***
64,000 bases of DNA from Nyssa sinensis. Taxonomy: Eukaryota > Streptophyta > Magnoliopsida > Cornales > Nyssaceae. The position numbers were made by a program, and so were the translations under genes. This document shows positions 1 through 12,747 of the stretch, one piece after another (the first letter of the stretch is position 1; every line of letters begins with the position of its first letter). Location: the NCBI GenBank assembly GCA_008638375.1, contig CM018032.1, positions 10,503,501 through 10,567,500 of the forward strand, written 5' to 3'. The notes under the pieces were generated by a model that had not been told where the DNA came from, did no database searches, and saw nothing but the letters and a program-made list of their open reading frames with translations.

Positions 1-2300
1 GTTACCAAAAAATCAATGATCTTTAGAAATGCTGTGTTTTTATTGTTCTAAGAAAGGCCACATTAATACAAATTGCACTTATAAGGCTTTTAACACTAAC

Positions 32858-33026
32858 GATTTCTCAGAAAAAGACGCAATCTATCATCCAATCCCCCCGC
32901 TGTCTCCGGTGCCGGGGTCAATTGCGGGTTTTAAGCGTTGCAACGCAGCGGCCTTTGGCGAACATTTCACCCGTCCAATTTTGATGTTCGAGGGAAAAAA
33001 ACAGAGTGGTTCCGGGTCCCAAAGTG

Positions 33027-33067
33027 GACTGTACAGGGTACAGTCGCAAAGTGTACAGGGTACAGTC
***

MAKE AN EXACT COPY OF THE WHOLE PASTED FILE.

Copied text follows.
64,000 bases of DNA from Nyssa sinensis. Taxonomy: Eukaryota > Streptophyta > Magnoliopsida > Cornales > Nyssaceae. The position numbers were made by a program, and so were the translations under genes. This document shows positions 1 through 12,747 of the stretch, one piece after another (the first letter of the stretch is position 1; every line of letters begins with the position of its first letter). Location: the NCBI GenBank assembly GCA_008638375.1, contig CM018032.1, positions 10,503,501 through 10,567,500 of the forward strand, written 5' to 3'. The notes under the pieces were generated by a model that had not been told where the DNA came from, did no database searches, and saw nothing but the letters and a program-made list of their open reading frames with translations.

Positions 1-2300
1 GTTACCAAAAAATCAATGATCTTTAGAAATGCTGTGTTTTTATTGTTCTAAGAAAGGCCACATTAATACAAATTGCACTTATAAGGCTTTTAACACTAAC

Positions 32858-33026
32858 GATTTCTCAGAAAAAGACGCAATCTATCATCCAATCCCCCCGC
32901 TGTCTCCGGTGCCGGGGTCAATTGCGGGTTTTAAGCGTTGCAACGCAGCGGCCTTTGGCGAACATTTCACCCGTCCAATTTTGATGTTCGAGGGAAAAAA
33001 ACAGAGTGGTTCCGGGTCCCAAAGTG

Positions 33027-33067
33027 GACTGTACAGGGTACAGTCGCAAAGTGTACAGGGTACAGTC